Coy Flat-Bear Ridge


Season: Mid April through October
Distance: 3 1/2 miles to top of the grove
Elevation: Trail head – 4,600 feet

Top of grove – 6,500 feet

Gain – 1,900 feet

Difficulty: Up – Moderate, 3 hours

Down – Easy, 2 hours

Drinking water: Very unreliable spring at the top

This trail is the authors’ favorite. It is a steady climb, ending in a beautiful redwood grove, at the very top of which is a spring and a dry handing meadow surrounded by pillars of large Sequoias.

From Camp Nelson, drive down Coy Flat Drive, across the Tule River and through the Coy Flat Tract. On your right, about 1/4 mile beyond the last cabin, there is a parking area about 100 feet before Bear Creek. The well signed trail head (31E31) is across the road. The trail heads uphill and switches back to an old logging road, by-passing a 1983 slide that destroyed part of the old trail. About 1/2 mile from the trail head, you pass the Coy Flat water tank on your left. Shortly the trail switches back to the right. Be sure to notice the huge Manzanita bush under which the trail passes. You can easily ridge a horse under it without losing your hat. A couple of hundred yards further on you reach the Bear Creek side of the ridge, and are greeted with a beautiful view of Slate Mountain and Rogers Camp. The forest has changed from fir-cider-ponderosa to golden oak-manzanita-buck brush with a profusion of wild flowers. This south facing slope is quite hot in the summer.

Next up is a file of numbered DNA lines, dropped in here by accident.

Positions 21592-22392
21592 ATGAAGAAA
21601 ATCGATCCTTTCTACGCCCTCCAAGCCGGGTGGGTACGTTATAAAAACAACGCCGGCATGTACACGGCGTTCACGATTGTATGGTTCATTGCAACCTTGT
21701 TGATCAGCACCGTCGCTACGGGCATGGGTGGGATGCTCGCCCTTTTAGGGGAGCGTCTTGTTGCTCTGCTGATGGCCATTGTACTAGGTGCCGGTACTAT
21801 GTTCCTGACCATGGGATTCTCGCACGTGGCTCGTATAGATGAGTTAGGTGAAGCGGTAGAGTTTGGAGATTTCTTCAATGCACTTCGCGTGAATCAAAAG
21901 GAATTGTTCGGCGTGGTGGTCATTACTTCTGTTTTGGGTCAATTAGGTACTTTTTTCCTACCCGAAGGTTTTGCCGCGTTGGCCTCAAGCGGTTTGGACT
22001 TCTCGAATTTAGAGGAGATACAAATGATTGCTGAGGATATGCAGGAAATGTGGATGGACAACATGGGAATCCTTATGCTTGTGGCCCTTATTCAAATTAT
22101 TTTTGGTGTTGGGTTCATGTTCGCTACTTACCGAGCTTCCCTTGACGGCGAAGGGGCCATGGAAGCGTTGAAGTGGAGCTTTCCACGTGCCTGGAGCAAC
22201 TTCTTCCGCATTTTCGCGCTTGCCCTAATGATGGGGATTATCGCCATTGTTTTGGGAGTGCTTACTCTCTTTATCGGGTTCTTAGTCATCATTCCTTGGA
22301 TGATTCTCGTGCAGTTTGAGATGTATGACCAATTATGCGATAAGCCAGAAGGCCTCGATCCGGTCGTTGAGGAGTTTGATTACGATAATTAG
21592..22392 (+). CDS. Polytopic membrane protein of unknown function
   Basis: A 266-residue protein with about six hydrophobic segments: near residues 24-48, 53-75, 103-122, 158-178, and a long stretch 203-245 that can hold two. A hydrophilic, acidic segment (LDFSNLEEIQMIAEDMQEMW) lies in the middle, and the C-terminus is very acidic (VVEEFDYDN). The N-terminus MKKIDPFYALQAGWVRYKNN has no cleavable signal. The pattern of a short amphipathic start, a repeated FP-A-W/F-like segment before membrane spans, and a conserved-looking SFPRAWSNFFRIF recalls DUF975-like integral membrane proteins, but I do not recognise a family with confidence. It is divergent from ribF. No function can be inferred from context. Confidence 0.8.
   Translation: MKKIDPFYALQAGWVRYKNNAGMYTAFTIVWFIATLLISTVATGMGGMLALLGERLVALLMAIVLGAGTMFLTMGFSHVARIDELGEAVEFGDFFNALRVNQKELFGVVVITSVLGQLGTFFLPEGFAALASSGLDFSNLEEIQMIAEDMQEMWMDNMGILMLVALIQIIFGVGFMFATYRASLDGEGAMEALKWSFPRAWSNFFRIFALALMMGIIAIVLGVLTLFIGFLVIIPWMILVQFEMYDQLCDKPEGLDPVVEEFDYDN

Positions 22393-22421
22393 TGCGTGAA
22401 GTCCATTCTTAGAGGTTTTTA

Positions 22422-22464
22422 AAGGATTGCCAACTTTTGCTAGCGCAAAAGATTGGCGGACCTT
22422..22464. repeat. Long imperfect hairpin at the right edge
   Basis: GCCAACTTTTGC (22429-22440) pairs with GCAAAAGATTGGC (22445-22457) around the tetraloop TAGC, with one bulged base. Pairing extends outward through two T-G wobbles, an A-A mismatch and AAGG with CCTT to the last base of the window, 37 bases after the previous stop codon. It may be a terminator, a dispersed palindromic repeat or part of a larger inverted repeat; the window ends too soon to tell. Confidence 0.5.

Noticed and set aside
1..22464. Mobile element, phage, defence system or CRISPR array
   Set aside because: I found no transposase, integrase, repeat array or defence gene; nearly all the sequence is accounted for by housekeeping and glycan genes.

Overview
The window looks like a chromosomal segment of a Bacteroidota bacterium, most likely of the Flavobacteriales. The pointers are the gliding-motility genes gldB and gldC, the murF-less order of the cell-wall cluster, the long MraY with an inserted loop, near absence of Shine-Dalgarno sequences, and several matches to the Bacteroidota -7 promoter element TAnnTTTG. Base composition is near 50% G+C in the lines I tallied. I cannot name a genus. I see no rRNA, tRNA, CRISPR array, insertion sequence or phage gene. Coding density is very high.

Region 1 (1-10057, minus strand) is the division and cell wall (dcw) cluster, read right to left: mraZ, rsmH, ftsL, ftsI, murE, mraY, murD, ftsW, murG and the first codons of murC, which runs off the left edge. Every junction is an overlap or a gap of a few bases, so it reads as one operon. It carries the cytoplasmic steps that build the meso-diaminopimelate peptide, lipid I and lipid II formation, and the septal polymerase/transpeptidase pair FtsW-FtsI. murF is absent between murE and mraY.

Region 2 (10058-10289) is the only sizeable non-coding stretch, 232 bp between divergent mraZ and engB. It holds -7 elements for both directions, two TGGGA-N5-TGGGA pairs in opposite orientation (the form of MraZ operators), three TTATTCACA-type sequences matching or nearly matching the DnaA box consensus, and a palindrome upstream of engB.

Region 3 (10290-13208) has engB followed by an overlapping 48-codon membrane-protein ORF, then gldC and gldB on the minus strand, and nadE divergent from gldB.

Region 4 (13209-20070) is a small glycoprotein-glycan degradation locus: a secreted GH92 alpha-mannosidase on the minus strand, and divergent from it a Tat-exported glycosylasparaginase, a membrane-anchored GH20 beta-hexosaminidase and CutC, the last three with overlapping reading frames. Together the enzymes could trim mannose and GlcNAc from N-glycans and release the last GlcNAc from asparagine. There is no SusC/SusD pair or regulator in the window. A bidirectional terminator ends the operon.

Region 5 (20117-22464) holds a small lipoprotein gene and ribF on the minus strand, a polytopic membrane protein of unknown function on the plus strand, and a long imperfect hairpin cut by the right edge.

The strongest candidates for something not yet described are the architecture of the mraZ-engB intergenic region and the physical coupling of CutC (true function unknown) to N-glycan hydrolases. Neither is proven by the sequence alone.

After a half mile on this south face. the trail switches back to the left and up to the sugar pine forest a the top of the ridge, 1 1/2 miles from the trail head. A side trip to a vista point is in order here. To gain a panoramic view of Camp Nelson and Pierpoint Springs Resorts, hang a left and go west along the level ridge for about a hundred yards. It is a good picnic spot, offering both sun and shade as well as the view.

The trail follows the crest of the ridge easterly for about 3/4 mile. Presently you will come to one the two poorly defined trails (31E23) which bear off northerly to the left and down slope through the lower Belknap Camp Sequoia Grove to the Belknap Campground. These trails are described in BELKNAP SEQUOIAS CUT-OFF TRAIL.

Continuing on the Bear Ridge Trail you follow the north side of the ridge for another 1/4 mile before entering the upper half of the Belknap Camp Sequoia Grove. The Kathryn Tree is the large one on the left which lost a 6 by 8 foot limb from the crown during the winter of 89-90. You are now about three miles from the trail head. Dogwoods are on your left and then you pass the Patriarch (Matriarch ?) Tree with his 14 daughters to your right before gaining the ridge at the “X” tree, at the foot of which grows a carpet of “elegant cat’s ears” in the spring.

If the trail disappears, stay reasonably close to the crest of the ridge and head straight up. You will find the trail near the top of the slope. After passing the “corkscrew tree” there is a pretty little dry meadow at the tope of the grove which is surrounded by some large Sequoias with remarkably smooth bark – no furrows at all! It is a delightful picnic area. The unreliable spring is about 100 yards above the meadow behind a log below the trail.